We learned that while most students did know that if a fox bit their dog, an adult would have to shoot the dog, they did not understand why. This discussion brought up many stories of “dogs who turned mean after a fox bite” and aggressive foxes charging people; and it became an opportunity to help the community and the children understand the dangerous impact of the disease and connect to programs to prevent and report these situations.
The HOP veterinary clinic in Nunapitchuk was very busy, providing care for 49 dogs. The tribal council president thanked us for working in their community, and the elders and youth of the community shared their time, food and culture with us during the clinic. We enjoyed dried salmon strips while community members played drums, sang and danced. The kids taught Downey a traditional Yup’ik culture dance, and we could palpably feel how impactful our time there had been.
“In veterinary medicine we are constantly adapting and changing to accommodate our patients’ and clients’ needs,” said Downey after the trip, reflecting on the strength of the human-animal bond in a different culture from her own. “We recognize that bond might be different from our own experience, but a bond is a bond nonetheless.”
Building relationships improves public health
The pandemic has highlighted the integral role that access to veterinary care plays in public health, and the importance of building trust with people in the region. In response to COVID-19, a majority of villages in the Yukon-Kuskokwim Delta, including Quinhagak, have banned travel and visitors, in an effort to protect their vulnerable populations from the novel coronavirus.
But in April, Meythaler-Mullins worked with the village of Quinhagak to determine that a rabid coyote had threatened dogs and people in the area. Because of the trust she had established with tribal leaders, and the serious threat to public health, the Quinhagak Tribal Council felt comfortable to invite Meythaler-Mullins to travel to their community to rabies vaccinate every animal.
Masked and with the support of the village tribal police officers, she visited every single home in the community of 650, deworming and vaccinating 131 dogs for Rabies, Distemper/Parvovirus. The deworming is an important protective step as certain parasites, like Echinococcus, are prevalent in the region, and can cause illness in people as well as animals.
Because the region has not previously had consistent access to veterinary care, we learned during the visit that roughly 85% of the animals in Quinhagak had never been vaccinated, which poses very significant human health concerns.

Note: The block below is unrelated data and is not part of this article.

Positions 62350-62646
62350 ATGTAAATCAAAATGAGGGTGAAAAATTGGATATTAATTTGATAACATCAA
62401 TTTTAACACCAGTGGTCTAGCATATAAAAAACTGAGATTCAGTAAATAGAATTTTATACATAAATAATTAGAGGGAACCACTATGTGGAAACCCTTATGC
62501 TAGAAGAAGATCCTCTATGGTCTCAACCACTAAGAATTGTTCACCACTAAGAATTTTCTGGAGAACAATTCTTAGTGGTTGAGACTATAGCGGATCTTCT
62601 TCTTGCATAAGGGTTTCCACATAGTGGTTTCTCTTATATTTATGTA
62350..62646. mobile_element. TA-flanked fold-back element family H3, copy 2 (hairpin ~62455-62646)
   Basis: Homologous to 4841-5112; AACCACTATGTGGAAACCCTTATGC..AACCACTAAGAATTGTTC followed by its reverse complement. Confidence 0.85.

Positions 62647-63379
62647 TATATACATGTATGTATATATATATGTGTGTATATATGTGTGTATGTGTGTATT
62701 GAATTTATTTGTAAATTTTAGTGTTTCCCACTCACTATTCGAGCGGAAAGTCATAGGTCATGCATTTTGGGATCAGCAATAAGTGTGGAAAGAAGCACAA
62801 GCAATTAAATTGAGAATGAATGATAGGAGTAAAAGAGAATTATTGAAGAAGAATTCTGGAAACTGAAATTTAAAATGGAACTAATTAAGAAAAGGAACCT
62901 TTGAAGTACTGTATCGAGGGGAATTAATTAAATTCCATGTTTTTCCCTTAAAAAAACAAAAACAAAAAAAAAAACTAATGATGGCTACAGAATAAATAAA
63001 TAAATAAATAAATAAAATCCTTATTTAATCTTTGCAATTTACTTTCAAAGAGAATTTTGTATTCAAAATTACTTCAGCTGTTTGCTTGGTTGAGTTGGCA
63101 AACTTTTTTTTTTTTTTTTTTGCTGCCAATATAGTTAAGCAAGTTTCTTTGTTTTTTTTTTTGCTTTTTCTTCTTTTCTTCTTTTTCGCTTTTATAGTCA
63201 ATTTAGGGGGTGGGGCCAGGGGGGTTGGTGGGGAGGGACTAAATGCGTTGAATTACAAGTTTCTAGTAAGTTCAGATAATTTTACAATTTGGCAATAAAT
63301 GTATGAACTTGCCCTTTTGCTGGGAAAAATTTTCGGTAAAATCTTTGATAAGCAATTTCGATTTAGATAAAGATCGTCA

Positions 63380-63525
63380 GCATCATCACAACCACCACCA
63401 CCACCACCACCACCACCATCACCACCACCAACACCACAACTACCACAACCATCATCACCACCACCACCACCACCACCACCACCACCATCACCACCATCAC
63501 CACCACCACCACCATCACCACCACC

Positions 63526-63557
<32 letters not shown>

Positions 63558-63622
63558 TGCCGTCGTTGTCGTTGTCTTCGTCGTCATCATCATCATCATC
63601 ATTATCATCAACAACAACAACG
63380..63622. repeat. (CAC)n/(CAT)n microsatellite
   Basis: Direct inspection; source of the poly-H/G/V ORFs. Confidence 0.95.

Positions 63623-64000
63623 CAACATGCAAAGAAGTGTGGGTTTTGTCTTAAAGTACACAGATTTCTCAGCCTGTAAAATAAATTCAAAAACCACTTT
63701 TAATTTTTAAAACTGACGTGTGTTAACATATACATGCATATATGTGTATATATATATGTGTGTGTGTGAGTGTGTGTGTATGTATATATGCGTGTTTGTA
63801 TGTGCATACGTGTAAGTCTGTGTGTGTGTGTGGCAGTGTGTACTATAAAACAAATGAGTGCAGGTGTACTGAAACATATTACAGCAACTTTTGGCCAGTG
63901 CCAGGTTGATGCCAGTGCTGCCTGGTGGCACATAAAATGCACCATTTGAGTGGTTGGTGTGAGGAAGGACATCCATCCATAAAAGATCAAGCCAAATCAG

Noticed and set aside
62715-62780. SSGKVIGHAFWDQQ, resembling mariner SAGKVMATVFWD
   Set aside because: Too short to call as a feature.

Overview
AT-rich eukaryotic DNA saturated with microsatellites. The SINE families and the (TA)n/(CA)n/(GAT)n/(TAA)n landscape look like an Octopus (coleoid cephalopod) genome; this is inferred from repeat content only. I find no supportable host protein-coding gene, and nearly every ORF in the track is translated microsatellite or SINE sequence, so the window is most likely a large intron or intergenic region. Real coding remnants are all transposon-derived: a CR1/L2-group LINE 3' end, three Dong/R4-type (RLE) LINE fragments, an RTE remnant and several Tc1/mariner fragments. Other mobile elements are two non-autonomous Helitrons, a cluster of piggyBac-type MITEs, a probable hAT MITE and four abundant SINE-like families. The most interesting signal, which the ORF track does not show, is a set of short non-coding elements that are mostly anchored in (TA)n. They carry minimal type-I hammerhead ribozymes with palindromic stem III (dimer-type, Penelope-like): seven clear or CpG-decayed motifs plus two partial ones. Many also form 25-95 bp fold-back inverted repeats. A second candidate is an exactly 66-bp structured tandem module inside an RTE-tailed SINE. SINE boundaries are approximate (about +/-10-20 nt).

Meythaler-Mullins examined the two dogs who had been attacked by the coyote, and fortunately, they had both previously received rabies vaccinations. She was able to follow the recommended health protocols and immediately re-vaccinated these dogs with instructions to the owners to confine the dogs for 45 days and contact her if they showed any signs of illness.
In May, Meythaler-Mullins responded to an eerily similar situation in the village of Napakiak, when a fox came into the community and fought with a 100-pound dog and charged its owner. After the incident, the tribal council president invited Meythaler-Mullins into their community of 350 to ensure all animals were vaccinated.
Meythaler-Mullins vaccinated and dewormed 93 dogs, many of which had never received any sort of veterinary care. Before her bush plane left, she was also able to perform a few spay and neuter surgeries, and made plans to return after the travel restrictions are lifted.
Back in Bethel, looking ahead
As the pandemic continues to impact every corner of the world, including tiny Alaskan villages, Meythaler-Mullins has been able to adapt processes to safely provide essential veterinary services in southwestern Alaska. In addition to calling on villages by plane, Meythaler-Mullins continues to offer spay/neuter sterilization surgeries, anti-parasitic treatments, and vaccinations.
As we move forward into 2021, we plan to return to consistent services for Bethel and the outlying villages. We are working with our partners to ensure the sustainability of the plan for this region to develop similar models in other geographically isolated regions. And we will continue offering unique hands-on experiences in Bethel for our veterinary students.
In her time getting to know the people and the animals of Emmonak, student Keira Sztukowski learned that education goes both ways: “You can greet people with a smile, engage in conversation, and form a connection with those you meet. And by doing so, you can change a person’s whole perspective. These sisters taught me that these small acts can make the biggest difference in the world.”
Dr. Laurie Meythaler-Mullins is the community outreach and public health veterinarian for the UAF/CSU Hub Outpost Program. Dr. Danielle Frey is director of international student experiences for the CSU Doctor of Veterinary Medicine Program.